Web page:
In NZ very much like aus above, but adults and children and both funded the same once diagnosed and pay $5.00 per month for either ritalin or dexamphetamine, diagnosis is strict and limited to a few experts in main city’s which if you want to get within a few months you have to go private which can be 300-400, that is from a adult experience so possibly children get fast tracked through public service which would be cheaper.
In Taiwan, psychiatrists are found almost only in medical centers (which is the highest level of all hospitals). The treatment, however is relatively inexpensive. Each visit costs about $15. Medications are mostly free of charge if you’re diagnosed as a child or teen( but expensive for adults). Our national health insurance will pay for the rest.( that is if you’re insured).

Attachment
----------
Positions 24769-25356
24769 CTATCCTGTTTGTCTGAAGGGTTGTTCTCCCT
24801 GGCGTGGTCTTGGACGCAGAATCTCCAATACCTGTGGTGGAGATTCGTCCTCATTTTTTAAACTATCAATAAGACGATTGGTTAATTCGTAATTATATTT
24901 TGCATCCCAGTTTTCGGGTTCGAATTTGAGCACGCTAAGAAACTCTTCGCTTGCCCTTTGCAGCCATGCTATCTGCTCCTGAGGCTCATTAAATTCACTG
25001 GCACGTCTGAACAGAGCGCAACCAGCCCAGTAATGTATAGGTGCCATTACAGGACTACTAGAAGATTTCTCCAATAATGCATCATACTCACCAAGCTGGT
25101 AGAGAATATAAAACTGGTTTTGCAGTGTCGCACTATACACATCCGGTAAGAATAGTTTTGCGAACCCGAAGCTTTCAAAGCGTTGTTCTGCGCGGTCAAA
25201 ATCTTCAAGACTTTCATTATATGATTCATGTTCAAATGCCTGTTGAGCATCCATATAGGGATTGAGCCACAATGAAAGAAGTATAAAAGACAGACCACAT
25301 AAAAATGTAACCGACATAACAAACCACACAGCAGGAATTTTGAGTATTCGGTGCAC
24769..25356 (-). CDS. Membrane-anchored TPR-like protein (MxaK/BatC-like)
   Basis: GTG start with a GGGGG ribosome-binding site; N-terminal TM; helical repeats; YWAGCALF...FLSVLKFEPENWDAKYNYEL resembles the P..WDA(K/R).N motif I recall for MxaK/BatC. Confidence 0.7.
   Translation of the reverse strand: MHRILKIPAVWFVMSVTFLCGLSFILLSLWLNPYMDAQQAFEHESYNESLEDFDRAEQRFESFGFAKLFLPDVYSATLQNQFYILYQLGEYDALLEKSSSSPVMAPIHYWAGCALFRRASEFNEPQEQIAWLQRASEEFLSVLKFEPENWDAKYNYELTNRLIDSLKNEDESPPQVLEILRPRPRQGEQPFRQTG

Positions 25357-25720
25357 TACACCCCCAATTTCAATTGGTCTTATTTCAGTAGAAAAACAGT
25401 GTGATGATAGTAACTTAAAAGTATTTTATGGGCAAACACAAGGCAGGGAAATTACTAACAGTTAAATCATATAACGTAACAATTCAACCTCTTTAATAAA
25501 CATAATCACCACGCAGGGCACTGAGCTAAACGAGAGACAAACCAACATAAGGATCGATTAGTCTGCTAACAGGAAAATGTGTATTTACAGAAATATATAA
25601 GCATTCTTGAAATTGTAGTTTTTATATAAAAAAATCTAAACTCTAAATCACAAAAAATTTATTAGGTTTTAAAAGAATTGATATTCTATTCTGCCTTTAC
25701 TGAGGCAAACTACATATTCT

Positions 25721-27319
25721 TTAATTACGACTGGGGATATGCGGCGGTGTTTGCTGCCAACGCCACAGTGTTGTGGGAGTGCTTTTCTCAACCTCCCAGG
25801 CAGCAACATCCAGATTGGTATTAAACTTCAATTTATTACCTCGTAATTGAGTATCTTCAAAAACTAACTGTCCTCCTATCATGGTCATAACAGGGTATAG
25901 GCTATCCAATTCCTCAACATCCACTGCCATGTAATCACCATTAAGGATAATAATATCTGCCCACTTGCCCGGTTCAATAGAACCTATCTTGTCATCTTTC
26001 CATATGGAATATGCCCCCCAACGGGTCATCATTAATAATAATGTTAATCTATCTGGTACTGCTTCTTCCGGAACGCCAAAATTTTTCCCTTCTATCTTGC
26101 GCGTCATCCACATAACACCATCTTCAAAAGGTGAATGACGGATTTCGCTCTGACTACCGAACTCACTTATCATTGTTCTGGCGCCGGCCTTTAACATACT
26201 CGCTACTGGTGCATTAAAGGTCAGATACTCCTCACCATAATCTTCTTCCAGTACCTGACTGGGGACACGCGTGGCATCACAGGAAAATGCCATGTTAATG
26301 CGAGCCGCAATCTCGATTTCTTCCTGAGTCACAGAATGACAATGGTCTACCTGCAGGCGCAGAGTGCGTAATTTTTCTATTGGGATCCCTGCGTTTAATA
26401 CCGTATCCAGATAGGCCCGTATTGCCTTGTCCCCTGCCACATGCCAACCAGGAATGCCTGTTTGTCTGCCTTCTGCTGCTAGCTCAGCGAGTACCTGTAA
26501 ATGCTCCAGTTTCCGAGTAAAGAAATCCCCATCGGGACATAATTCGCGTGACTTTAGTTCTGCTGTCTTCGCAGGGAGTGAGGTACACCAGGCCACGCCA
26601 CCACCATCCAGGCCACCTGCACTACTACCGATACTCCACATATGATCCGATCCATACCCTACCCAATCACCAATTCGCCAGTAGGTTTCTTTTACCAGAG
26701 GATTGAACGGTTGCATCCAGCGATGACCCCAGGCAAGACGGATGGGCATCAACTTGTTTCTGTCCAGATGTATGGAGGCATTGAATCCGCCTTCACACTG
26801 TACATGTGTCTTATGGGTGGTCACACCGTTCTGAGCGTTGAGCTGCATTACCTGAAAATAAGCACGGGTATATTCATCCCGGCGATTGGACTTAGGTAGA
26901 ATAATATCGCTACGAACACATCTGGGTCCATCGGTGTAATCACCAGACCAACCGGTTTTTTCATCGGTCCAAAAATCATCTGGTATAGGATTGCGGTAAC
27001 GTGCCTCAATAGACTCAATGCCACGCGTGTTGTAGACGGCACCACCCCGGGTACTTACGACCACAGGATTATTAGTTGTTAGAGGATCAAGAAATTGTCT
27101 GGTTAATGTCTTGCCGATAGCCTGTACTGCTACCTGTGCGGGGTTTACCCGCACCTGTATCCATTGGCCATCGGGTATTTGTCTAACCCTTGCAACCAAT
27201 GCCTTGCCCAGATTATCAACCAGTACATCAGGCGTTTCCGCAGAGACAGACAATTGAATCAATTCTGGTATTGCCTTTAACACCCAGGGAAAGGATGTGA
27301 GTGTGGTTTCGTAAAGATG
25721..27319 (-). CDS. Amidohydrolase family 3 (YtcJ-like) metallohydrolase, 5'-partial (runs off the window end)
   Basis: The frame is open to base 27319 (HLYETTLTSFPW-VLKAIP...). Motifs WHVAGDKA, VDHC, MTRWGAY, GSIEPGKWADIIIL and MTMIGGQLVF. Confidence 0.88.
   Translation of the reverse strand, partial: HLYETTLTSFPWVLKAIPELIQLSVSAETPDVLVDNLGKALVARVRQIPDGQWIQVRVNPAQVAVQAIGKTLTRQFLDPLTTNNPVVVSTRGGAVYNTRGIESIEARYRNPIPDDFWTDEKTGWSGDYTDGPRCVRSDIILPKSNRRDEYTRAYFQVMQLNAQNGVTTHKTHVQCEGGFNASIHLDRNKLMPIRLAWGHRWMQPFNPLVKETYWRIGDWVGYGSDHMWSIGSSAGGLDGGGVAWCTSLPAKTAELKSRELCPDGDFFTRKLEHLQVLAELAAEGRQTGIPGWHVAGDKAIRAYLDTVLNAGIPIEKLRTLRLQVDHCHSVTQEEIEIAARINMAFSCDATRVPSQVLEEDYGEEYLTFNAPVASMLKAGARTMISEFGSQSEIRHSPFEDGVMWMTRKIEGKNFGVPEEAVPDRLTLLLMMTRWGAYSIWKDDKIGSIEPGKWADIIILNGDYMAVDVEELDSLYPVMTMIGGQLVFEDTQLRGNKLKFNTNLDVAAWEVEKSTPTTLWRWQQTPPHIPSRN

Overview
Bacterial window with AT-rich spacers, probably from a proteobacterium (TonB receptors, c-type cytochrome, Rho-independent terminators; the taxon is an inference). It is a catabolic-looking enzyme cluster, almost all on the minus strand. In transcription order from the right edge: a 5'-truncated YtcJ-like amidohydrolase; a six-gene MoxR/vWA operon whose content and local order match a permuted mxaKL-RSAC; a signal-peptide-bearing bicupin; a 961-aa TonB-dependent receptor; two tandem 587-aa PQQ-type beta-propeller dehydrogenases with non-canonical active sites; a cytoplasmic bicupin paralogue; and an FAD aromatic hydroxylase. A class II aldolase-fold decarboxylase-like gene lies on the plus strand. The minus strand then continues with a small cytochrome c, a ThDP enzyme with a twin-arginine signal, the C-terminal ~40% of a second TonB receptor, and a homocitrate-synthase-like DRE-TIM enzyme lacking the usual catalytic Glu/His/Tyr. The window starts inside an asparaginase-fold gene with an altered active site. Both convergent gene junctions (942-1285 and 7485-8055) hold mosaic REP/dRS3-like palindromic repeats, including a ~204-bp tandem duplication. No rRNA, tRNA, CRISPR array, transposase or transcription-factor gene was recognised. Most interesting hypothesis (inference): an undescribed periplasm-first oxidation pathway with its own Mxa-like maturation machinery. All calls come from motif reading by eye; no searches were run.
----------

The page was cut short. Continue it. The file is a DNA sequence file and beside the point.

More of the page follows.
Ritalin and Concerta are the only available medications. They are restricted, I don’t think GPs are allowed to prescribe them. But don’t worry, you don’t need a referral to be allowed to see psychiatrist at a medical center. The doors are open to anyone.
The only thing that really sucks is that some doctors have an extremely long waiting list. Sometimes I have to wait till midnight.
In Norway you can get an appointment with a specialist after getting a referral from your GP, however the wait for the specialist can take months. There are also private hospitals that are quite expensive, but you can usually get an appointment directly with a psychologist in a matter of a week or two. But it will likely take several appointments of $+150 per session to get diagnosed and everything, so that can be prohibitively expensive for quite a few people. The public system is pretty much free above a certain limit (set by a government agency each year, not sure what it is now).